The healthy church strategic planning process
Asked to serve as the team that would further develop what has become labeled Healthy Church, we, the three authors of this article, began designing a strategic planning process that churches could use.
The planning process begins when a church contracts with a certified coach to implement Healthy Church. We are convinced that coaching is key to successful implementation of Healthy Church. The appointed coach provides orientation to the appointed church health planning team and, with this team, oversees the entire process. A separate prayer team is also needed. The entire period of data gathering and review is conducted within a planned context of prayer and discernment involving the entire congregation, which may include a focused time of preparation for the discernment process that will take place.
Early in the process, overseen by the planning team and coach, the congregation is surveyed using the Healthy Church Survey. The survey is administered entirely online. Five different reports are prepared by a research center and returned to the planning team for review. In addition, the planning team gathers information from the church’s own records, such as trends in membership growth, new members, etc., as well as information about the church’s community.
The planning team is first to review the survey results and other data gathered. Next the planning team together with council/consistory/board reviews the same information. At each step, review of information is accomplished through the prism of three key topics—(1) strengths to celebrate, (2) challenges to consider, and (3) what may God be calling our church to do?—and summary reports are prepared and included in the review process. The same three-topic prism is used with an assembly of the congregation to review the survey results. We call this step the Congregational Conversation. Everyone from teenagers to the elderly is invited to attend this special event. The event participants are given the opportunity to review and discuss in small groups the survey results conveyed in easy-to-understand graphical form. In this way, how a congregation sees its own level of health becomes validated. In addition, church leadership has a rich set of observations and opinions as input into the next step of the process: crafting a ministry plan for the church.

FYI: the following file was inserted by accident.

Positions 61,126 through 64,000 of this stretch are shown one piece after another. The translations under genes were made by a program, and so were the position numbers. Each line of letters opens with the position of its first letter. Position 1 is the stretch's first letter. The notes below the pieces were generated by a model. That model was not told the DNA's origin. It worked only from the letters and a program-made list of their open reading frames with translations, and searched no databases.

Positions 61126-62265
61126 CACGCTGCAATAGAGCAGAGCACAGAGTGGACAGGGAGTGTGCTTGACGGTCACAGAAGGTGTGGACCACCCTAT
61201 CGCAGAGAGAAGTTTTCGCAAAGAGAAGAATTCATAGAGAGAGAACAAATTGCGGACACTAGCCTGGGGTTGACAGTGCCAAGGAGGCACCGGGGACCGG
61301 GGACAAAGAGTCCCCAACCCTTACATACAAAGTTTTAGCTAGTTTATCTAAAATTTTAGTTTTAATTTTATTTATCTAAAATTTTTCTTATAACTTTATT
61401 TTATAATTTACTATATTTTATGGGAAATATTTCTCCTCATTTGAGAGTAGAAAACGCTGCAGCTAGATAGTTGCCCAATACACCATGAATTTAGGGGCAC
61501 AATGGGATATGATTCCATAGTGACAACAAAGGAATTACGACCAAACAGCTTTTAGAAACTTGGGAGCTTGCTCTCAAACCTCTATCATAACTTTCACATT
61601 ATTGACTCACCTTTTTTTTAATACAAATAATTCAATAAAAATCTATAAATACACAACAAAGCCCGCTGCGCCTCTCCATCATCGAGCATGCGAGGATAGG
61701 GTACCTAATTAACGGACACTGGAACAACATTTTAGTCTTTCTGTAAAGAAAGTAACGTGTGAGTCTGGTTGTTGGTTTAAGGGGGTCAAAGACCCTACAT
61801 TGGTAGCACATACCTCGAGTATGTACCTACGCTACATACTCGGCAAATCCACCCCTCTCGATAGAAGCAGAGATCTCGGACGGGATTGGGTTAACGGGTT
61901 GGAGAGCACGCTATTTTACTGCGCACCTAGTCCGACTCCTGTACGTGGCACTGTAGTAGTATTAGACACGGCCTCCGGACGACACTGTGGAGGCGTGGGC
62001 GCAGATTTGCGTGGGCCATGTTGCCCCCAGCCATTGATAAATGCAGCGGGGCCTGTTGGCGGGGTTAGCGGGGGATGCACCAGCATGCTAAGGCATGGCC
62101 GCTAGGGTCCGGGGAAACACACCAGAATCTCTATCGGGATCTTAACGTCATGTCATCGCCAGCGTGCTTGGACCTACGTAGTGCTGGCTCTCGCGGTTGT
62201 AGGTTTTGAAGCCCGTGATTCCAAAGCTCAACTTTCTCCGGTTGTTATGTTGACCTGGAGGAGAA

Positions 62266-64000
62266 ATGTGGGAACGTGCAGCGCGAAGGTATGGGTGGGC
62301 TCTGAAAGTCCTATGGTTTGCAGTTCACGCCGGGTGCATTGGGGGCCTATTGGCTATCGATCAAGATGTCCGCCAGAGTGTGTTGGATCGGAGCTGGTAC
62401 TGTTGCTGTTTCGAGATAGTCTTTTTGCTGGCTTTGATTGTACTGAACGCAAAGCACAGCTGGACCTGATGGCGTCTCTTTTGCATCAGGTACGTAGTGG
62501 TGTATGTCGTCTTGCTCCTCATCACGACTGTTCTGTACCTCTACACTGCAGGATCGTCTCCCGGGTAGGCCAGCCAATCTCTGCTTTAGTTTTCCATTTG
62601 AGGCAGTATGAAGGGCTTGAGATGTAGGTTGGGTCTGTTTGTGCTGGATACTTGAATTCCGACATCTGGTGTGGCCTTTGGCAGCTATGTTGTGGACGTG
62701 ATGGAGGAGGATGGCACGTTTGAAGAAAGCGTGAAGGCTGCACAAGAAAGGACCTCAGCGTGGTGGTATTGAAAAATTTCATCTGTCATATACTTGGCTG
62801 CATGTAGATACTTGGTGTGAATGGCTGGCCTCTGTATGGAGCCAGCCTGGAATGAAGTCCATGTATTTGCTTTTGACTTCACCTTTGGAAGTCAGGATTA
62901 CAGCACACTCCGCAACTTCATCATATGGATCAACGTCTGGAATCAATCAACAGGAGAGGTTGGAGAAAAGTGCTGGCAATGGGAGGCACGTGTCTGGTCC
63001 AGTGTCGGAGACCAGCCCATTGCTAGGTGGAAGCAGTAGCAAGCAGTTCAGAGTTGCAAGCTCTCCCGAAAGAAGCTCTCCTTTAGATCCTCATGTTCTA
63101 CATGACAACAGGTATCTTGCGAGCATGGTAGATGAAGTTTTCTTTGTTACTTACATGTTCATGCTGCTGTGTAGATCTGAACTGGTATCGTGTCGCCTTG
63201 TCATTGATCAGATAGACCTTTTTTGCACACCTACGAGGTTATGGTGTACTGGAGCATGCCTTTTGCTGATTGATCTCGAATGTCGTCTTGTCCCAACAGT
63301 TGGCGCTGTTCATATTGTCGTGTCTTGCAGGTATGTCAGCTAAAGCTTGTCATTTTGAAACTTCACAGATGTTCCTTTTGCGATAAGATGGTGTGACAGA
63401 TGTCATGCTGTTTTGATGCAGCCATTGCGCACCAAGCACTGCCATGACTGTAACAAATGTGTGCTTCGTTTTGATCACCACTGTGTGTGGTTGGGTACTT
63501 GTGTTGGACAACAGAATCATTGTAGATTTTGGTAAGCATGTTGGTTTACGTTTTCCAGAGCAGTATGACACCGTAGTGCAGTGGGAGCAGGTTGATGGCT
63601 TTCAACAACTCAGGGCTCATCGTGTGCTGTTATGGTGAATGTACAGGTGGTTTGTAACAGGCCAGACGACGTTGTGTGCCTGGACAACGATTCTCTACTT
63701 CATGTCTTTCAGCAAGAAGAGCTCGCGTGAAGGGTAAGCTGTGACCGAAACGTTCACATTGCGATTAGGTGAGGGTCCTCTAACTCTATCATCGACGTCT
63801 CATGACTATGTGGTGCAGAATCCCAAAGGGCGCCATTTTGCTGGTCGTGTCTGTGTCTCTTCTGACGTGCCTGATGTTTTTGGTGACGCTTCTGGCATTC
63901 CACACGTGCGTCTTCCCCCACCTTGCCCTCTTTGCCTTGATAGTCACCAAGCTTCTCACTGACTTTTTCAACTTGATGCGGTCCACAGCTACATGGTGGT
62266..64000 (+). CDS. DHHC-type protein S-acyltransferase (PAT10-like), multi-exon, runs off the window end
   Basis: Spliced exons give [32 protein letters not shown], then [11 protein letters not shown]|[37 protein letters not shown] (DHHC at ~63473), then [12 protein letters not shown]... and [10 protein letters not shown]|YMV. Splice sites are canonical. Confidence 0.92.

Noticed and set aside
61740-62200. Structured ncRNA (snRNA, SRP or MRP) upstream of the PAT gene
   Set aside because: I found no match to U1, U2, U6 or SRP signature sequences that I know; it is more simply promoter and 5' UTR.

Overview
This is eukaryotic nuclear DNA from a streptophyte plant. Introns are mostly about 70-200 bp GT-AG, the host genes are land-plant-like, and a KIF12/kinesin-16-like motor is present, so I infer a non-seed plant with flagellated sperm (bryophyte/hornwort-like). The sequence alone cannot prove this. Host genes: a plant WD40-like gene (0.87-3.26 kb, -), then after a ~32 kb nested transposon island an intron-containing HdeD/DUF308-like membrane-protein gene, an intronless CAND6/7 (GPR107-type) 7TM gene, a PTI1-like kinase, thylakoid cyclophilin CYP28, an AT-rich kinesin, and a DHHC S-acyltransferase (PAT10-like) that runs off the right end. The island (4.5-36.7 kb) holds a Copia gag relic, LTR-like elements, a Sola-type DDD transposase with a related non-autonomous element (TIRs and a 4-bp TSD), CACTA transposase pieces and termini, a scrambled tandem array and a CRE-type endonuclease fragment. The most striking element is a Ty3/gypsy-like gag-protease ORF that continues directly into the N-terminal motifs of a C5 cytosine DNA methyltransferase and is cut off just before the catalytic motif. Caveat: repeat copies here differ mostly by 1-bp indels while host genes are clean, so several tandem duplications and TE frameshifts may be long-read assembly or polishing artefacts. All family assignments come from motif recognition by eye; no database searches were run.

Recorded input from the Congregational Conversation and all summary reports become input for a leadership retreat, organized by the planning team. At the retreat, SWOT (strengths, weaknesses, opportunities, threats) analysis is used to tease out priorities and identify action steps. Results of the retreat are used by the planning team to formulate a ministry plan. The ministry plan deals with the following and perhaps other questions: